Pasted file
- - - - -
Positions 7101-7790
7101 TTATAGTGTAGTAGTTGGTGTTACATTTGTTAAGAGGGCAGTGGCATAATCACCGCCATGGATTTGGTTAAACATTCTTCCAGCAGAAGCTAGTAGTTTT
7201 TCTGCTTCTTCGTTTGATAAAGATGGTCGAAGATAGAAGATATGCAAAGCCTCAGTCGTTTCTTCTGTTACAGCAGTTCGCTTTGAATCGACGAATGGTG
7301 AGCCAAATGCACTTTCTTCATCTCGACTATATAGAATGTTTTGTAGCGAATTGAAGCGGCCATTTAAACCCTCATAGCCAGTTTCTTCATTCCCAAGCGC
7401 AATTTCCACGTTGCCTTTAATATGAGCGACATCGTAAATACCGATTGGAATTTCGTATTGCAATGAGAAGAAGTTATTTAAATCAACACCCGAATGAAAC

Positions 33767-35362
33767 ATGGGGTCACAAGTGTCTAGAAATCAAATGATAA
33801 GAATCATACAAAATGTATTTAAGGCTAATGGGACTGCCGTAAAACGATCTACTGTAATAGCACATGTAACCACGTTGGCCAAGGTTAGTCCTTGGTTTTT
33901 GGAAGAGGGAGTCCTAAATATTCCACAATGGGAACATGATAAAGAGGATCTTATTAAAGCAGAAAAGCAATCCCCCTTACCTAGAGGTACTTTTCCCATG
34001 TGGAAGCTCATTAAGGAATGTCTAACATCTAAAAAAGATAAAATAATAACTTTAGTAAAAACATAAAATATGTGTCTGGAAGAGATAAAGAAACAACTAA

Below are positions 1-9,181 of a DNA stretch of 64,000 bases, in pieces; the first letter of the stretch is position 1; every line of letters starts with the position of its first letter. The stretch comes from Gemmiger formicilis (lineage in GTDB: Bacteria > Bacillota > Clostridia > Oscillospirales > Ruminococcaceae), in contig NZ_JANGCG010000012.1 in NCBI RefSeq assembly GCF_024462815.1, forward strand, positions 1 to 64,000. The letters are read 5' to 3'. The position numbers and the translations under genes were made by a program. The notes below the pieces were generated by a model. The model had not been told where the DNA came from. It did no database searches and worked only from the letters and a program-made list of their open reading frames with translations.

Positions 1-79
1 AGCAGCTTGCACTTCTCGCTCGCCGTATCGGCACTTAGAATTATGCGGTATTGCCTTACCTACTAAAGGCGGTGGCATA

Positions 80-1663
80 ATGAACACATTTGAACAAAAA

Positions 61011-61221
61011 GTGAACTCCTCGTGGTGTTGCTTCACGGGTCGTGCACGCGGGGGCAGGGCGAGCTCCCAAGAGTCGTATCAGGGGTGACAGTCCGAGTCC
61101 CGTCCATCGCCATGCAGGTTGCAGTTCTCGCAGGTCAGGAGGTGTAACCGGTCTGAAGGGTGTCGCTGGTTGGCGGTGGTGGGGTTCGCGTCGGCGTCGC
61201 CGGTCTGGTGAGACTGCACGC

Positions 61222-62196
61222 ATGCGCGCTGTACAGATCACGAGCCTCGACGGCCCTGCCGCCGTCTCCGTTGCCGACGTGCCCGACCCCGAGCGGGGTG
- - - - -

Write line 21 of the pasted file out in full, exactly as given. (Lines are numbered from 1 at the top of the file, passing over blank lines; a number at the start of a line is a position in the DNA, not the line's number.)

61222 ATGCGCGCTGTACAGATCACGAGCCTCGACGGCCCTGCCGCCGTCTCCGTTGCCGACGTGCCCGACCCCGAGCGGGGTG